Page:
This is absolutely extraordinary. A friend just tweeted it, asking, “So, is the Washington Post website going to be blocked in China?” I’ll be stunned if it’s not. We all know China can be quite tolerant of news on Western sites, as long as it’s in English, knowing you can never galvanize the masses if you’re not speaking in their language. Thus, this will almost inevitably be harmonized. And if not, it’ll be unprecedented.
Go there while you can if you want to hear Zhao dictating a portion of his story on cassette before it was smuggled out and published. Controversial stuff, too, as Zhao challenges the decision to crack down on what had been orderly if chaotic and messy demonstrations. Money quote:
Of course, whenever there are large numbers of people involved, there will always be some tiny minority within the crowd who might want to attack the PLA. It was a chaotic situation. It is perfectly possible that some hooligans took advantage of the situation to make trouble, but how can these actions be attributed to the majority of the citizens and students? By now, the answer to this question should be clear.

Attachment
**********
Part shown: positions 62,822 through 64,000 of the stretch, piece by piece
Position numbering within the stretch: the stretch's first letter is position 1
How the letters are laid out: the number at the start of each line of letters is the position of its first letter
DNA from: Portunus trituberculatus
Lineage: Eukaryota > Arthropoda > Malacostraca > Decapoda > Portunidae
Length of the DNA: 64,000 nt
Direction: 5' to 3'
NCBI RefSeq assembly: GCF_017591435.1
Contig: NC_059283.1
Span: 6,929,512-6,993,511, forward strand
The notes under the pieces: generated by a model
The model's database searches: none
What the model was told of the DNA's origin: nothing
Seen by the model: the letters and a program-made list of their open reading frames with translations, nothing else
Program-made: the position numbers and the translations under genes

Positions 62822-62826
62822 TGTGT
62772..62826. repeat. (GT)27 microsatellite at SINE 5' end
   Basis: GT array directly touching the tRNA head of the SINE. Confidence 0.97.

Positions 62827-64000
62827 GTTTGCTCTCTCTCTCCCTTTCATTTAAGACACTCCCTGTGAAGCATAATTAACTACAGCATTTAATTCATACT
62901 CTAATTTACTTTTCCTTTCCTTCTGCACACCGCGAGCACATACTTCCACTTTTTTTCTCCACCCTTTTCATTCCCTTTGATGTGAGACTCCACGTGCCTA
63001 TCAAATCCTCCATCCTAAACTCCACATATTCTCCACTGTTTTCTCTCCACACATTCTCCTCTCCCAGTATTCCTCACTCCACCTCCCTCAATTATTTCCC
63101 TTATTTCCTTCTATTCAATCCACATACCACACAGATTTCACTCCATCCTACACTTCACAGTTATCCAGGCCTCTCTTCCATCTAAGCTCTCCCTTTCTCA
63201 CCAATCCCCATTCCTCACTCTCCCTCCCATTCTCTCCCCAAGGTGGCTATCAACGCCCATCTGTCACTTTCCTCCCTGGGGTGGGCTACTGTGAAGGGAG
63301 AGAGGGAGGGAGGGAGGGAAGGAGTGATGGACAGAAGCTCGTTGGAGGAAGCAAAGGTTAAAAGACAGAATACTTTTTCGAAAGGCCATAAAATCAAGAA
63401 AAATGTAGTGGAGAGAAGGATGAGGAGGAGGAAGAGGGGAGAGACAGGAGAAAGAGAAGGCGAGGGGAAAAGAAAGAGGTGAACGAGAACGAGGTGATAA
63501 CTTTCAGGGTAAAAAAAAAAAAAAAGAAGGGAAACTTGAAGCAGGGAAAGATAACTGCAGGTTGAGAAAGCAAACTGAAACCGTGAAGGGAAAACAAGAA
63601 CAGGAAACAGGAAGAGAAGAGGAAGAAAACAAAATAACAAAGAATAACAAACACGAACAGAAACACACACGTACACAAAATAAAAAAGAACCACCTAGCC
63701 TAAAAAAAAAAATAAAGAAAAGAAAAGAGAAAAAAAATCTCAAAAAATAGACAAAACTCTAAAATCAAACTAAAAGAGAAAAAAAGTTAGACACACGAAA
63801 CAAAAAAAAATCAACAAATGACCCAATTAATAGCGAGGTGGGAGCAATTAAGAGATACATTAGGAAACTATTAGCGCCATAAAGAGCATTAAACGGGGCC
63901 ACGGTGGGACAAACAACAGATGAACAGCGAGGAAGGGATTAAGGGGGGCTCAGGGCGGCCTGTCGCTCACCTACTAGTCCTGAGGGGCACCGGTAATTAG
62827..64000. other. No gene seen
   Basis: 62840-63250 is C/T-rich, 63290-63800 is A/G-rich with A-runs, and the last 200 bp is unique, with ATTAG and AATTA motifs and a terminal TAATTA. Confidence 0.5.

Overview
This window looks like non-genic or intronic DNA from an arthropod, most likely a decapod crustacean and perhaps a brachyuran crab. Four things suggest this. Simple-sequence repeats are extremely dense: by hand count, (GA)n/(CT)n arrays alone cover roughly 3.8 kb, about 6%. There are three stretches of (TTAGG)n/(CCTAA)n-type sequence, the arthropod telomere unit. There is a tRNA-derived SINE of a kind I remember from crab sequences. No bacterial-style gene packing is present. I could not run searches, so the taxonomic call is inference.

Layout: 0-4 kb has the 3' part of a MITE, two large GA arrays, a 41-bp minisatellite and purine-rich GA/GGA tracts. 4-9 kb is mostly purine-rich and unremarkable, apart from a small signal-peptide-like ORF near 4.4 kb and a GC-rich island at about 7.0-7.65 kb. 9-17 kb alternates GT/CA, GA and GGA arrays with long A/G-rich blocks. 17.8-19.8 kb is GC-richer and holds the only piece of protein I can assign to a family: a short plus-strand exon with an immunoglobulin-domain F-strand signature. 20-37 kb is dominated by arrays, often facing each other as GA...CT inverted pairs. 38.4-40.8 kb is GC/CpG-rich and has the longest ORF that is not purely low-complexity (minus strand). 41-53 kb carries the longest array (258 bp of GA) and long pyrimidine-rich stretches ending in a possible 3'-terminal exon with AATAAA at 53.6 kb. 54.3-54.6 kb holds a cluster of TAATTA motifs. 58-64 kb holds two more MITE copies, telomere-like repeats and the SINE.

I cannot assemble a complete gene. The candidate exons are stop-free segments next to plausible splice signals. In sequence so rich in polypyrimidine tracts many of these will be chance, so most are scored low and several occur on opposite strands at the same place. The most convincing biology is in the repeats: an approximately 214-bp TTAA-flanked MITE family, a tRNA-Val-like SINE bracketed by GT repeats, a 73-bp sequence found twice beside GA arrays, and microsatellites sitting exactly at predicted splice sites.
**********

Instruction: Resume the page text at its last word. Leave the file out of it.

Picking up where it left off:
And it is clear, to everyone who has a mind. There were some disgusting acts of violence perpetrated by some enraged participants as the soldiers advanced. And sympathy must go to the soldiers who were attacked, as it must go to the vast majority of demonstrators who were killed or injured, who were peaceful and orderly. More on this later.
About the site: I know, it’s been quiet. And we have a big anniversary coming up, and I’ve been seeing some atrocious revisionist stuff over here on the Internets about that date that just begs to be fisked. Zhao’s memoir couldn’t have come out at a better time (coincidence, right?); itcertainly helps blast apart some of the more audacious claims I’ve been seeing. More to come.
Update: Be sure to see Granite Studio’s amusing response to the memoirs.
Richard Burger is the author of Behind the Red Door: Sex in China, an exploration of China's sexual revolution and its clash with traditional Chinese values.